It's easy to see what the Milwaukee Bucks saw in Brandon Jennings, both for better and worse. Through his first two months in Detroit, we've already seen flashes across the entire cross section that have highlighted the young point guard's career.
In fact, the highs and lows have been somewhat incredible. We'll review each, but the executive summary for the Jennings is that the deal looks like a success so far.
Let's start with the subjective. The offensive change for the Pistons as a team has been rather remarkable. After years of searching for a legitimate point guard after Chauncey Billups was traded, Joe Dumars finally found one in Jennings. Whatever his faults, there is no doubt in his credentials as a point guard.
His ball-handling, talent as a playmaker, and ability to run an offense are readily apparent from the moment he steps on the floor. One area this has translated to the numbers are the team's pace, 94.2 possessions per 48 minutes. While this is good for only 15th in the league, it's the highest for the Pistons since the turn of the century. Mo Cheeks emphasized the desire to play at an increased pace, something Pistons coaches have done for quite some time. Yet annually, their pace is in the bottom five in the league. Jennings finally has brought the skill level to make that desire a reality.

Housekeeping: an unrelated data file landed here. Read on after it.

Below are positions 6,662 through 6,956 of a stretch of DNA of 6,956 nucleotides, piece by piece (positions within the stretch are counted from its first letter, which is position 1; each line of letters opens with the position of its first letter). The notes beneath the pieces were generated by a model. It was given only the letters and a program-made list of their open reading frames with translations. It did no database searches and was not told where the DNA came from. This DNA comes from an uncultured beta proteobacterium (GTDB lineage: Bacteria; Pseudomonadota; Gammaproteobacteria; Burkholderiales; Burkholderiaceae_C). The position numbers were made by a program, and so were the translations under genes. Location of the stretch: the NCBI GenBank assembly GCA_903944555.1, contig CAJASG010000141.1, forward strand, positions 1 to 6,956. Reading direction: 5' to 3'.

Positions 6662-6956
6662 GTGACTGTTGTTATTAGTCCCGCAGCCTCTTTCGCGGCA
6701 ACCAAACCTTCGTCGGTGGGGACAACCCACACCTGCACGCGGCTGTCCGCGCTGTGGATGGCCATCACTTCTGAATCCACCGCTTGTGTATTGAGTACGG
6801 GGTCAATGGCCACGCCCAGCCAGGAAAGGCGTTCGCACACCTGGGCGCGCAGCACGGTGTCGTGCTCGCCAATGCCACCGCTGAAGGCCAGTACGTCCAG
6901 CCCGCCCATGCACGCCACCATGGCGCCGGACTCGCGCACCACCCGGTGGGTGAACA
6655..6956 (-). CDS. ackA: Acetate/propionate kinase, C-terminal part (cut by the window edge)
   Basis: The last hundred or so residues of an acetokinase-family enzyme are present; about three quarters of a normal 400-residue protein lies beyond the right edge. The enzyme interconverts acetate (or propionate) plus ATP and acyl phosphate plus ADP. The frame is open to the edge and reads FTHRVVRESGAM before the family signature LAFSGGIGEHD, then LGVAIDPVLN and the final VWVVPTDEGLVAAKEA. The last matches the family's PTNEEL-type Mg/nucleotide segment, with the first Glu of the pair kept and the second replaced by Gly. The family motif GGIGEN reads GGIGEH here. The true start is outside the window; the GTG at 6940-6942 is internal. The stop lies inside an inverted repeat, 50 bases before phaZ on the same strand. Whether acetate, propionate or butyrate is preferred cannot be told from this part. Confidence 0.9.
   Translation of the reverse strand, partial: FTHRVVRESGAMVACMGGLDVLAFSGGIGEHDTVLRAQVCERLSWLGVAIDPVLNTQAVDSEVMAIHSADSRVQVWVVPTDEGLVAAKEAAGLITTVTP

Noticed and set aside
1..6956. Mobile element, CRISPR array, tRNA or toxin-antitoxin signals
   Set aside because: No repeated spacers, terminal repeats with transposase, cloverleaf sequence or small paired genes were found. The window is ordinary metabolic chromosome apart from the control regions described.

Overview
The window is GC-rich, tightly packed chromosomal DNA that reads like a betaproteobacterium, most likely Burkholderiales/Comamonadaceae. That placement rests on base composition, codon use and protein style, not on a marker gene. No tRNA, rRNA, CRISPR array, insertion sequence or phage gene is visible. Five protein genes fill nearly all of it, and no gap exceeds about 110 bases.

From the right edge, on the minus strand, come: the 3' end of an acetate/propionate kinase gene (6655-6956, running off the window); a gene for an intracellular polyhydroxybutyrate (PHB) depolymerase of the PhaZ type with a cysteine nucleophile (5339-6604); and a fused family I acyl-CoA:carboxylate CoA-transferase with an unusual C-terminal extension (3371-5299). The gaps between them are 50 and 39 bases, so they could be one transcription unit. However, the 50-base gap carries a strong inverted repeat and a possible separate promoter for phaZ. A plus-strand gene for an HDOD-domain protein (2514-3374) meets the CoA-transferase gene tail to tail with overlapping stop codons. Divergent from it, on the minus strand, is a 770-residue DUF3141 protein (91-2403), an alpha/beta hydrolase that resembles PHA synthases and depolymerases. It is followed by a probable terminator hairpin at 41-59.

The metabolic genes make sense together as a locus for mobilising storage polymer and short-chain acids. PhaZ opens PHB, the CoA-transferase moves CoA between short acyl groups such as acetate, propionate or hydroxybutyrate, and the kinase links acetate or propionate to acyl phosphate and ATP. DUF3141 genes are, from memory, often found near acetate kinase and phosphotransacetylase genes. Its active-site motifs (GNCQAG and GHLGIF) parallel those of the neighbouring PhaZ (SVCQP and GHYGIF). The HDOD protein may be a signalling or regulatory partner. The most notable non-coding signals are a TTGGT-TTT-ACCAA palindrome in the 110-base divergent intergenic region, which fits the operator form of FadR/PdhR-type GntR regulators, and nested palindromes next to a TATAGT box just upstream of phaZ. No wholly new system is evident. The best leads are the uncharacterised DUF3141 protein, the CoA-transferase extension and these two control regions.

Where he lacks, however, is in his decision-making and shot selection, two major areas of concern when he signed with the team. His frustrating tendency to take over the team's offense or take heat checking shots has crippled the offense at times, often during critical turning points in a game. At the same time, there are moments when he steps up to bail out a stagnant offense with a difficult shot or get to the line and calmly knock them down that have saved wins for the team.
The variation seems to have to do with savvy. Right now, Jennings has SWAG and plenty of it. If he takes advantage of his time with the Pistons, gleaning as much of Billups' savvy as possible, his weaknesses as a player could be greatly minimized.
The first month of the season, Jennings really struggled. There were some silver linings with exciting games and big numbers, but in all the hopes of an improved player alongside an improved lineup looked unfounded. But in December, he has been quite a player.
To the Geekmobile!
In November, Jennings averaged 15.6 points on 46.6 percent true shooting and in December increased those numbers to 19.5 points and 53.8 percent true shooting. His scoring increase was a significant one, and it actually came with a drop in his usage rate. The miracles of efficient offense!
Driving his improvement as a scorer has been his three point shooting and trips to the line. He's taking 6 three point attempts in December and converting at 39 percent, up from 4.4 attempts and 32 percent in the previous month. At the line it's 5.1 attempts per game on 79 percent shooting, up from 3.6 attempts on 74 percent shooting.
While these numbers are orthodox for what makes a perimeter scorer efficient, the way he gets them is anything but orthodox. His three point shots thrive off the in transition and off pick and roll, where he's shooting 38.5 percent according to Synergy. He's incredibly talented as a pull up shooter, currently second in the league in points scored off the dribble according to NBA stats. He's scored 10.8 points per game off pull ups - with averaging 17.6 points per game total and 3.4 of them coming from free throws, it's clear how reliant he is on this aspect of his game.